Every business has an imperative to protect their brand identity to the best extent possible, which includes securing trademarks for goods and/or services. For many entrepreneurs, the choice is as simple as applying for the brand name you intend to use, perhaps after you have considered alternatives and competitors, and settled on the name(s) you want to use. For cannabis businesses, it is not so simple.
The signage of the Farm Bill in late 2018 legalized the cultivation and harvest of cannabis with concentrations of THC below a certain threshold, but it did not, however, make all substances derived from such cannabis plants lawful products in interstate commerce. With the exception of Epidiolex (cannabidiol) and Marinol (dronabinol), both approved drugs by the FDA, any other ingestible products that contain CBD or THC are typically deemed unapproved drugs, and the production, distribution, and sale thereof are not lawful uses in commerce according to the United States Patent and Trademark Office (USPTO). Often, simply by virtue of the expressed desire to use a brand name on an ingestible good that contains cannabinoids, the USPTO imputes unlawful intent on the applicant even when the applicant may not have had any intention of violating any law and simply sought to secure the right(s) to use their intended trade name on goods or services that are legal at the state level but may presently not be legal at the federal level.
While state laws permit for the operation of cannabis-based businesses in a majority of states, and retailers from Amazon and Hudson News to 7-Eleven and your neighborhood convenience store or bodega sell CBD infused products, federal branches of government, including the Food and Drug Administration (FDA) and the United States Patent and Trademark Office (USPTO) continue to hold the position that nearly all CBD and THC ingestible goods are not lawful goods in commerce. For purposes of securing a trademark, a USPTO Examiner treats a licensed operator maintaining compliance with state laws concerning the production of ingestible CBD or THC products the same as a black-market operator producing edibles unless that licensed operator is lawfully producing either Epidiolex or Marinol.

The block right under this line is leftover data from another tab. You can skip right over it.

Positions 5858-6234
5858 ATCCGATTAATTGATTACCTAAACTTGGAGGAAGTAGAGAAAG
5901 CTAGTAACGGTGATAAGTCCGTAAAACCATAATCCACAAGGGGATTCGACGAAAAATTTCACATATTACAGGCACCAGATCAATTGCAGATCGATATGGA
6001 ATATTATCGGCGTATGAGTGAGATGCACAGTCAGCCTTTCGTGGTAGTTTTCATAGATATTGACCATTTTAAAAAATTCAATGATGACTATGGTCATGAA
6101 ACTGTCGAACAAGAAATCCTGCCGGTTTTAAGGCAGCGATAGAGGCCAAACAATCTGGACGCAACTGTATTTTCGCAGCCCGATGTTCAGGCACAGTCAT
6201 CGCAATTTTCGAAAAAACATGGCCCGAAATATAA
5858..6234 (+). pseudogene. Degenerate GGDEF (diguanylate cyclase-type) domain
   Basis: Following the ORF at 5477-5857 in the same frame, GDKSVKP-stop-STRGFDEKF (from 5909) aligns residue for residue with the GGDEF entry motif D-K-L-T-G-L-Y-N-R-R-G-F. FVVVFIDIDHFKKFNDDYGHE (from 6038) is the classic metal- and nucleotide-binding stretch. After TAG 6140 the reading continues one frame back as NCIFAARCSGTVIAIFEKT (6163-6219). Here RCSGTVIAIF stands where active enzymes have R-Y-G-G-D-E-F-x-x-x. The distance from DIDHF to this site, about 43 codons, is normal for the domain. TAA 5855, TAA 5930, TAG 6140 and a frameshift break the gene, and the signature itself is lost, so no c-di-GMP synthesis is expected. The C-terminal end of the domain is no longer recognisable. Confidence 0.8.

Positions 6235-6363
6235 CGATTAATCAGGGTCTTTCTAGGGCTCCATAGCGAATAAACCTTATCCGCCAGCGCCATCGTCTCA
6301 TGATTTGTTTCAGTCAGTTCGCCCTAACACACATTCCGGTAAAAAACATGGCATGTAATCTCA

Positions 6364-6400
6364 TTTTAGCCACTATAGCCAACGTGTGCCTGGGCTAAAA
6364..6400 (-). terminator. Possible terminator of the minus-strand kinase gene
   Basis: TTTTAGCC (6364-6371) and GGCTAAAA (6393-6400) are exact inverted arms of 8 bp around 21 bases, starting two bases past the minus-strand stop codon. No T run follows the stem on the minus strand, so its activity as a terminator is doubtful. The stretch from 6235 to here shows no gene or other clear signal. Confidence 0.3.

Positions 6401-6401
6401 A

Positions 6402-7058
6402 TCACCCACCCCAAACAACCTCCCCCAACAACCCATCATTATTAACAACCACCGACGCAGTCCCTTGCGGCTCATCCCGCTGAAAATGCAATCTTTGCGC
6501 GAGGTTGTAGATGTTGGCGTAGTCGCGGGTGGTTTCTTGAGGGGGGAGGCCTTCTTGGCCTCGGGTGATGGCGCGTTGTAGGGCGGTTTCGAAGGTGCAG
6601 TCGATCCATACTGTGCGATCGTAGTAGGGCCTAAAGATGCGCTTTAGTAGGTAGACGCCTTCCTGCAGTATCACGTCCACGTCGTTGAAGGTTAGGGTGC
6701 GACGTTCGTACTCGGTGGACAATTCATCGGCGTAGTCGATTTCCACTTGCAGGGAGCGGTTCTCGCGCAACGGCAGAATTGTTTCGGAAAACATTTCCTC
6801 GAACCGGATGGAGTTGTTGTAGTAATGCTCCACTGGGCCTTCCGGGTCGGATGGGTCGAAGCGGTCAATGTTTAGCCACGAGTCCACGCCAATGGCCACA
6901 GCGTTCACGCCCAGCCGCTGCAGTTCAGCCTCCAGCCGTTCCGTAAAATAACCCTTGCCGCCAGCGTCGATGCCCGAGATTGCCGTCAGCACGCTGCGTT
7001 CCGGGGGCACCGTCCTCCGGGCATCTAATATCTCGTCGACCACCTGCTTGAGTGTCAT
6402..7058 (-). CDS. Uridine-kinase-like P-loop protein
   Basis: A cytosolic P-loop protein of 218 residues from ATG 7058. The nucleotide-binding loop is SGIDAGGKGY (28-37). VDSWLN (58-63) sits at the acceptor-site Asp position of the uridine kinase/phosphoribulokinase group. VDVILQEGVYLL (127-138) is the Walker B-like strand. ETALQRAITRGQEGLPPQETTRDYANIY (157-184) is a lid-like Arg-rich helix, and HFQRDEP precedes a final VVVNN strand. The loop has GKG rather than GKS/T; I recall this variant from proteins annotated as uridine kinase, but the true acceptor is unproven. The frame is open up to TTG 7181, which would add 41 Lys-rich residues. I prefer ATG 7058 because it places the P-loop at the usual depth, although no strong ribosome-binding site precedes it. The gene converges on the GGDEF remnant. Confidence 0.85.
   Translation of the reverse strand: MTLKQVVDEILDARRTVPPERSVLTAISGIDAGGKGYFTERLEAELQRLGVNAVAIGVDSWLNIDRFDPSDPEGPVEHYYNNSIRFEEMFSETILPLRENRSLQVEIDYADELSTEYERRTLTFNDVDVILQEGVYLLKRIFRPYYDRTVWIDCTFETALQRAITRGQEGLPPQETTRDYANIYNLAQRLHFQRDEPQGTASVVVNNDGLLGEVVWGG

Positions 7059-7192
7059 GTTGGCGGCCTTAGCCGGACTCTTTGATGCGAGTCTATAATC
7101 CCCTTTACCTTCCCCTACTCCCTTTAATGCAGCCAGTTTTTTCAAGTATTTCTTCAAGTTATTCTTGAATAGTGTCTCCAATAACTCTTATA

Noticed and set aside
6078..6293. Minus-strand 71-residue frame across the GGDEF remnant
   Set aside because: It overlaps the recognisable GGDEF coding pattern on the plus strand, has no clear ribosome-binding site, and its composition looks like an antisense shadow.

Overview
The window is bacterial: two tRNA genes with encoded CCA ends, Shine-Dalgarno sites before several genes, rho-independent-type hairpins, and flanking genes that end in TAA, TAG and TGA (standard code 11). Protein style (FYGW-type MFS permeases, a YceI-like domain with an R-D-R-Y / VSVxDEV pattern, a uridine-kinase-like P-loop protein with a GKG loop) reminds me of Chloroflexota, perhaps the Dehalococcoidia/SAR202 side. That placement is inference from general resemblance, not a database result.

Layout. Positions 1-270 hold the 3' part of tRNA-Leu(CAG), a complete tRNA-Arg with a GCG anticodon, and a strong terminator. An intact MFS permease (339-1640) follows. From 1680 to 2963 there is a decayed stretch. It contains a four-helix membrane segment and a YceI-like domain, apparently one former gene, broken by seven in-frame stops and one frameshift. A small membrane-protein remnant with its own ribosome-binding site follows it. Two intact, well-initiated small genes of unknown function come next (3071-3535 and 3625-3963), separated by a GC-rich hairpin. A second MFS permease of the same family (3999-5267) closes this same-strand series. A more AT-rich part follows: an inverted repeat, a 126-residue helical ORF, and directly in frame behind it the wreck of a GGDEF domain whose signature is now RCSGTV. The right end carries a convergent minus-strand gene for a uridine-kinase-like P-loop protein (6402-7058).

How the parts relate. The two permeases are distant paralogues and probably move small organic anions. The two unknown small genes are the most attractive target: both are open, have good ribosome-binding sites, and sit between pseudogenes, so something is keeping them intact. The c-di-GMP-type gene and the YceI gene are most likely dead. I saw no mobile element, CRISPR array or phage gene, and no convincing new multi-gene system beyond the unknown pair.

Confronted with this perplexing, and paradoxical, reality that operators acting in compliance with state laws are not entitled or afforded any federal brand protection because they are engaged in allegedly unlawful commerce, some businesses elect, at their own risk and peril, to not pursue any federal intellectual property registrations. Some market participants resolve to treating their brand as a common law trademark, sometimes promoting their treatment of their brand as a trademark with the usage of a ™ and even attempting to police out third-party usage. Others, despite the legal reality, commit to applying for a federal trademark for the CBD good(s) with an erroneous belief that the trademark will be successfully secured or planning to hold a place in line and signal to other market participants, entrepreneurs, and potential applicants that there is an entity already using the brand name in the class of goods or services they filed an application or intent-to-use application for.
According to USPTO Examiners, the announced intention to build a brand of CBD ingestible products may, in and of itself, be the poison pill to a federal trademark application. As a result, few applicants, without the help of sophisticated legal counsel, deploy a trademark approach and strategy that has the potential to actually yield the use of a registered federal trademark. While it is true that a federal trademark may not be available to an entity because of the product(s) and/or service(s) they offer within interstate commerce, that does not mean that entity is without an intellectual property portfolio or strategy and is ineligible for any trademark protection or access to using a brand name with the comfort and knowledge that a competitor will not use a similar or an identical brand name or logo. Federal trademarks are still available for lawful goods and services being practiced by lawful market actors who are not otherwise engaged in unlawful commerce.
Any individual or entity that has been denied a federal trademark for their CBD product(s) on the basis that their goods (or services) violate the Controlled Substances Act (CSA) or are otherwise unapproved drugs under the Food Drugs and Cosmetics Act (FDCA) are not without alternative solutions to their brand protection quagmire. Hoban Law Group, and its skilled panel of intellectual property experts, have creative solutions for individuals and entities seeking to build strong brand identity, including federal and/or state trademarks and other types of intellectual property protection (copyrights, patents, etc.), depending on the facts and circumstances. For a consultation on intellectual property strategy, including an analysis of the federal and state trademark landscape for your goods or services, contact the intellectual property experts at Hoban Law Group.